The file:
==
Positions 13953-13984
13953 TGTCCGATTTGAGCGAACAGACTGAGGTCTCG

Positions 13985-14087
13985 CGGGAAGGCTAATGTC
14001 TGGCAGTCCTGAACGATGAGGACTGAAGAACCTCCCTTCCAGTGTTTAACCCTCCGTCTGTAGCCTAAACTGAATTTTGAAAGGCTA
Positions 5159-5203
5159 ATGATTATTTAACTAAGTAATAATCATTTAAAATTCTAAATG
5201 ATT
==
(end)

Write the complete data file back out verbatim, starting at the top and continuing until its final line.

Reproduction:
Positions 13953-13984
13953 TGTCCGATTTGAGCGAACAGACTGAGGTCTCG

Positions 13985-14087
13985 CGGGAAGGCTAATGTC
14001 TGGCAGTCCTGAACGATGAGGACTGAAGAACCTCCCTTCCAGTGTTTAACCCTCCGTCTGTAGCCTAAACTGAATTTTGAAAGGCTA
Positions 5159-5203
5159 ATGATTATTTAACTAAGTAATAATCATTTAAAATTCTAAATG
5201 ATT